Ronstan

What Business Can Learn from the Greatest Comeback in Sports History

Published on April 14th, 2014

by Nathan Bennett and Dave Forquer, Harvard Business Review
During last fall’s America’s Cup, Oracle Team USA staged the greatest comeback in modern sports history. On September 18, Skipper Jimmy Spithill’s crew was behind 8-1 in the best of 17 series. In just over a week, they rattled off eight straight victories to defeat Team New Zealand, 9-8. New Zealand didn’t get slower; Oracle got that much faster.

Hoping to find some generalizable lessons from the spectacular turnaround, we spent time learning about what happened that week from one of the crew, grinder Gilberto Nobili. What we heard suggested six pieces of advice that leaders of land-based businesses might do just as well to heed.

Cross-fit your company. This Cup was a departure from previous ones in various respects. For one thing, to attract a wider audience, it was held within the confines of San Francisco Bay. And to amp up the spectator experience, the AC 72 – a boat that sails faster than the wind powering it – was introduced. Both put new demands on crews. On a traditional ocean course, a great deal of activity would go into tacking and setting a course, followed by a long period of relative inactivity. On an AC 72 in a bay, there is no such thing as inactivity. The boats require nearly constant maneuvering – and a crew continually in motion.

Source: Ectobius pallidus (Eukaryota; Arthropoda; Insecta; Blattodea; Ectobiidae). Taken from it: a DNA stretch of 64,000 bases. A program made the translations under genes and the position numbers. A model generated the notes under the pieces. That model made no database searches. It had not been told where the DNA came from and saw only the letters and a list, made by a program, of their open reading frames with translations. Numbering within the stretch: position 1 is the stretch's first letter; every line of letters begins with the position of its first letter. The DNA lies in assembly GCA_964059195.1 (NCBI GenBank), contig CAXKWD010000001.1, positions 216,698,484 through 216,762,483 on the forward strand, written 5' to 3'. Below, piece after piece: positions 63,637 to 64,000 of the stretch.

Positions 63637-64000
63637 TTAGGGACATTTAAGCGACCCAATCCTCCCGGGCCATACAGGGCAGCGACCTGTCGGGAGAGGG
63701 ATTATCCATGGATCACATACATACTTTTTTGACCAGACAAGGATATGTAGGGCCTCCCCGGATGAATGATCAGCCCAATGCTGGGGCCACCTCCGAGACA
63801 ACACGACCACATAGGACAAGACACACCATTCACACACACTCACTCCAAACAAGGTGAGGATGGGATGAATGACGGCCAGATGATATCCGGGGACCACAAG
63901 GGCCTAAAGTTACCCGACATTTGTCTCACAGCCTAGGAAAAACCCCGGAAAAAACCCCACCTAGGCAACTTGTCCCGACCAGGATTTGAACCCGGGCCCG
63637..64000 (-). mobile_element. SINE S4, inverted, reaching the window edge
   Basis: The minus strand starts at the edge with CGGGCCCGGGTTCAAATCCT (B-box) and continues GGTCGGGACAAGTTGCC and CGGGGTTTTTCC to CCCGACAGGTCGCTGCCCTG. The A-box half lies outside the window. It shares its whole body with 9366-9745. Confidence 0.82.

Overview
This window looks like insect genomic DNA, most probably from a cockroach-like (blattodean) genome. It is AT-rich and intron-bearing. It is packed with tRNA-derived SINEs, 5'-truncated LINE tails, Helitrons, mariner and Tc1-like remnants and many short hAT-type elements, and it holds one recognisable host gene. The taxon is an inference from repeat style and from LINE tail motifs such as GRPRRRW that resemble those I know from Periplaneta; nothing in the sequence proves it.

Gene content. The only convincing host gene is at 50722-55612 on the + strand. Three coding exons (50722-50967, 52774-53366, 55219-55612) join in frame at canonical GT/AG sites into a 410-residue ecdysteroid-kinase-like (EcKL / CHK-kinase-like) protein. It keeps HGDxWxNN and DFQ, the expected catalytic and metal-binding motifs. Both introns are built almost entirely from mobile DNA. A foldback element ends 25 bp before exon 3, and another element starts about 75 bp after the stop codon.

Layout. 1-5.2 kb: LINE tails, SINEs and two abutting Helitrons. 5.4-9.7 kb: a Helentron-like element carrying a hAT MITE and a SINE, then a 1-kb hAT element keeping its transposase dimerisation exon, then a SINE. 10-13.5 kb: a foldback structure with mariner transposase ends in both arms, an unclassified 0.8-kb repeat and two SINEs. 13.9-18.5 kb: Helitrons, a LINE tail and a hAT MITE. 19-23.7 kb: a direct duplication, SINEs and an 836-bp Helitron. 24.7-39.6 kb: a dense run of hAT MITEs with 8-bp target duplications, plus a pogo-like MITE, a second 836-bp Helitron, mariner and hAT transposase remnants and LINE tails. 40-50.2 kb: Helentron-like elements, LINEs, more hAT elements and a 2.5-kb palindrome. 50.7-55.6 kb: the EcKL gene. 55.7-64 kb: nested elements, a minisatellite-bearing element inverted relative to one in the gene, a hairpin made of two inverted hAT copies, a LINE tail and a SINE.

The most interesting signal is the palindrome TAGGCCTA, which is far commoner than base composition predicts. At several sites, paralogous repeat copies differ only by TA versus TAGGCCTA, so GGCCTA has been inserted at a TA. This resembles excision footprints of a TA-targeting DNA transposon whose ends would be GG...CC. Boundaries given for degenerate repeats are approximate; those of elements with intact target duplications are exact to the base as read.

Nobili credits a cross-fit training regimen for helping the team prepare, not just physically but also psychologically: “A key element of the cross-fit approach is that every day presents a different challenge. It got us used to thinking and doing different things together every day.” It’s that mental exercise that carries over as a lesson for businesses. Companies tend to creating rigid routines for specialized tasks to achieve productivity, but they pay for that in reduced agility and resilience. They, too, need to build the “connective tissue” that will allow people to make smart, spontaneous moves to create customer value, in coordination with others.

Learn quickly from disruption. This Cup also featured a disruptive innovation: the practice of “foiling.” Sailboats have always sailed through the water; the new speed possible with the AC 72 allowed them to rise above the water. But it’s no small matter to control a foiling boat – and the reigning champion Oracle saw no reason to take the risk. As Nobili explained, “We designed our boat for displacement sailing. We didn’t think about foiling. New Zealand approached the race differently. They designed a 33-foot foiling boat years ago and then built their AC 72 with those lessons in mind.” As Oracle’s losses mounted, the new reality became clear: “We wouldn’t win if we couldn’t foil; New Zealand had a head start of many months.”

To Oracle’s credit, it responded fast. Designers reworked the boat itself, reshaping and repositioning foils and wings and redistributing weight; meanwhile the crew practiced the techniques. The stunning outcome underscores the lesson for any business: When disruption hits your business, recognize it, and start making your own transformation instantly. – Read on

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